Jason Roberts is behind one of seven McMaster-led research projects that have received a total of $61 million from the Canadian Institutes of Health Research (CIHR) to advance medical research, training and innovation.

McMaster University researcher Jason Roberts is tackling a lethal heart condition with a potentially revolutionary treatment, helped by $2.7 million in federal funding announced on Jan. 19.

Arrhythmogenic right ventricular cardiomyopathy (ARVC) is a genetic disease that causes fat and scar tissue to replace healthy heart muscle cells, triggering irregular heartbeats, heart failure and sudden cardiac death.

However, a drug called tideglusib could prevent ARVC’s onset in people carrying the gene, having proven effective when tested using animal models.

“ARVC affects thousands of patients and families across Canada. It can be a helpless feeling to carry the gene for ARVC and know that no matter how you live your life, you may some day develop a deadly form of heart disease,” said Roberts, an associate professor of the Department of Medicine and scientist at the Population Health Research Institute.

“The goal of our research program is to develop an effective medical therapy that is able to prevent the onset of ARVC and effectively treat patients in whom the disease is already established. There is presently no medical therapy that targets ARVC’s underlying pathophysiology.” 

Currently, the only treatment for ARVC that has been proven to save lives is the insertion of an implantable cardioverter-defibrillator (ICD) in people with the condition.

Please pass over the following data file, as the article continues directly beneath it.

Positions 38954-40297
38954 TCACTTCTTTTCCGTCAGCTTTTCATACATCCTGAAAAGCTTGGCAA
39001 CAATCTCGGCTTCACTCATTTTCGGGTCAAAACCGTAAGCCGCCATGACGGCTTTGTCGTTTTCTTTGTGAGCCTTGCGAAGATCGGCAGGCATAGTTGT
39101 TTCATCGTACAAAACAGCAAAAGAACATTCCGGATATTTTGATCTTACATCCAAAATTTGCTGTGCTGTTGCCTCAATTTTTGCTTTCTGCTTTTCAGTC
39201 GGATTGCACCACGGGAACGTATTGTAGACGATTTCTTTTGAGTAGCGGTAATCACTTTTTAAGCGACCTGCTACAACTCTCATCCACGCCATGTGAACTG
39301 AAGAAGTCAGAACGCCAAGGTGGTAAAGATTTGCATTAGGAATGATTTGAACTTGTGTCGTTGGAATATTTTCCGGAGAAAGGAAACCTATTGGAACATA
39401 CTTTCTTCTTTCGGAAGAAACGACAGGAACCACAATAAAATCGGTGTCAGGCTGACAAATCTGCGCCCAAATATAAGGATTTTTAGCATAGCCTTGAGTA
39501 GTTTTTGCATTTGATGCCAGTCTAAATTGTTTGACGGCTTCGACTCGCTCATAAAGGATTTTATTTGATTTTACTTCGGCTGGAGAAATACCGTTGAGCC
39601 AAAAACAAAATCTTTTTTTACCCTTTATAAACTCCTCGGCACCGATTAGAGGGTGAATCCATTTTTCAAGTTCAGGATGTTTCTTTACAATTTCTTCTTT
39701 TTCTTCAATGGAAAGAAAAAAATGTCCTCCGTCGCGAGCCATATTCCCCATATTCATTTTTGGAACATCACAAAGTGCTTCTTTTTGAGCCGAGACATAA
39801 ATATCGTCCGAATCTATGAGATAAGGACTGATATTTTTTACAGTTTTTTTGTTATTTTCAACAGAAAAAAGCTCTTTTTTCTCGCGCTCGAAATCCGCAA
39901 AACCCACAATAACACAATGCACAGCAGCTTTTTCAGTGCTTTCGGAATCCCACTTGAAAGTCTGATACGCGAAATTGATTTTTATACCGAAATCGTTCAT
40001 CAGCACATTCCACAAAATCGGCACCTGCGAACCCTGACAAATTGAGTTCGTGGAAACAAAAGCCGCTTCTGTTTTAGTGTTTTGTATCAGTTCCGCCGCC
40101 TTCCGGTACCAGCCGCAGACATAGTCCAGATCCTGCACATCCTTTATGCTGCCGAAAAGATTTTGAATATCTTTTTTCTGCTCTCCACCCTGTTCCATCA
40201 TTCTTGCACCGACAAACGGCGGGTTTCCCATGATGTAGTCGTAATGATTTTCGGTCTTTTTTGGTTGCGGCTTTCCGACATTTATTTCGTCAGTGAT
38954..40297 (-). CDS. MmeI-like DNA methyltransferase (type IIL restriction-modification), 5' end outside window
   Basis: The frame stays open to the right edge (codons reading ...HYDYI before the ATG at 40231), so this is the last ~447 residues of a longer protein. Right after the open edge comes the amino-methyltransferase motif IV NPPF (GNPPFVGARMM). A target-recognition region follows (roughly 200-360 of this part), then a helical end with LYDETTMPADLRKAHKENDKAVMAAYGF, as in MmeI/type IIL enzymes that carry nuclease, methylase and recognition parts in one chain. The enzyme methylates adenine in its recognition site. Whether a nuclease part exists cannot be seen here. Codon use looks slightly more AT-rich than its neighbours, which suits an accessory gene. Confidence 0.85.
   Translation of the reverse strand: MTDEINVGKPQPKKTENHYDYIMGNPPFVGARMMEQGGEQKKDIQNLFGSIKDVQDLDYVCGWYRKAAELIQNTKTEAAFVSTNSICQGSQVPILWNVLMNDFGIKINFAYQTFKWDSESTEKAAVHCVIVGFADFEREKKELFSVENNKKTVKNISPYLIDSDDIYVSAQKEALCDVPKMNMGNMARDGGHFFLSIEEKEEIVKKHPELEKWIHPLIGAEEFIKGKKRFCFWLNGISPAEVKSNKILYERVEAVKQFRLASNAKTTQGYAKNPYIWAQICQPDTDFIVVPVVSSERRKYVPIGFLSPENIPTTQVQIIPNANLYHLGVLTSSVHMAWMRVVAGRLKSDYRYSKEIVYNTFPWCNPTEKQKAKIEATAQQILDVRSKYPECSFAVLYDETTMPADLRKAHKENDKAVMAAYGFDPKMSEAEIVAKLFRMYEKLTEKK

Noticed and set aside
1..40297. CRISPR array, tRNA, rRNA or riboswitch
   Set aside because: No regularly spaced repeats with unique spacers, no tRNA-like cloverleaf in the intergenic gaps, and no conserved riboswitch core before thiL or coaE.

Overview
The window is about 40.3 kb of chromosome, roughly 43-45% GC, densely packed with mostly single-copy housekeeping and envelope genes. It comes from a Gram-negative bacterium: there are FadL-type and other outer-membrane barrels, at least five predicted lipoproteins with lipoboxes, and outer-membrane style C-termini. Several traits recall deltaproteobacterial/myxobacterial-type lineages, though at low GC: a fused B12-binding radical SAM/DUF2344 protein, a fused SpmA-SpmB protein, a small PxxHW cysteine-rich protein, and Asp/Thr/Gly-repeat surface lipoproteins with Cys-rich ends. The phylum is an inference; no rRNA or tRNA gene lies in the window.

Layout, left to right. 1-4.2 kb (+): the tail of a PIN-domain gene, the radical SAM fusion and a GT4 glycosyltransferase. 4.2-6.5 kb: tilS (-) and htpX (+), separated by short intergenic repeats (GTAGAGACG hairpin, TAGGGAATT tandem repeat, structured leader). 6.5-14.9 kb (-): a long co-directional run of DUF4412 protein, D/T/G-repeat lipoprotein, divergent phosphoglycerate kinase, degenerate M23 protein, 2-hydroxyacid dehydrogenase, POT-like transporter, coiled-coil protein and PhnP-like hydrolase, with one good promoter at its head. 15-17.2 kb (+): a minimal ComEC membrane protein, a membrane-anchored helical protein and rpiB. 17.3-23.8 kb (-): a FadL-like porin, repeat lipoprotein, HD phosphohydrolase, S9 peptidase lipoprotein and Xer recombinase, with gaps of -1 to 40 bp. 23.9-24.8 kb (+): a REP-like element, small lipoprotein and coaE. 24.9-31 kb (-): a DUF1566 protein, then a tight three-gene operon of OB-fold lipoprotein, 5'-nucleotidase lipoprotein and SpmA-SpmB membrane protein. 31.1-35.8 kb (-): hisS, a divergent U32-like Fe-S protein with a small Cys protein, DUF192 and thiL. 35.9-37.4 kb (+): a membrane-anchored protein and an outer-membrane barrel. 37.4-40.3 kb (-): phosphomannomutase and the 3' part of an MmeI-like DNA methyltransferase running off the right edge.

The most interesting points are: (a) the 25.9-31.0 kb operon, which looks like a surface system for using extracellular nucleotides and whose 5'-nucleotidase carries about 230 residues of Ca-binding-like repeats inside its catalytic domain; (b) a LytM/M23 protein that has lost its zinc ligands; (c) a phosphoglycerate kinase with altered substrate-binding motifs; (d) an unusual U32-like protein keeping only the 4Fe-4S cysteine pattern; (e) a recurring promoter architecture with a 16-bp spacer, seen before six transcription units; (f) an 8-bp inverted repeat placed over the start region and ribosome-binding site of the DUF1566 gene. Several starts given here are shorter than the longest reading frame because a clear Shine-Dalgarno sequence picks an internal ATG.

Roberts said that while ICDs prevent cardiac arrests and save lives, the shocks they deliver are painful and patients suffer multiple device-related complications over their lifetimes.

He added that Canadian researchers have already made important contributions in the field of ARVC. Canada has established the Hearts in Rhythm Organization (HiRO) to improve care for people with ARVC through collaboration and research.

To date, HiRO’s ARVC registry has enrolled almost 1,000 people with the condition, as well as their family members. Many of them will be eligible for enrollment in the upcoming tideglusib clinical trial.

Roberts said researchers from Newfoundland have also pinpointed the gene responsible for a highly aggressive form of ARVC that affects large numbers of Newfoundlanders, commonly known as the ‘Newfoundland curse’.

“We are hopeful that our clinical trial will show that our treatment is effective for all genetic subtypes of ARVC, including the Newfoundland curse,” said Roberts.

“Working together with centers across the country and leveraging the expertise of the Population Health Research Institute, a world class clinical trials program based at McMaster University, we believe that we are in a great position to move forward with this clinical trial and hopefully usher in a new era in the treatment of ARVC.”

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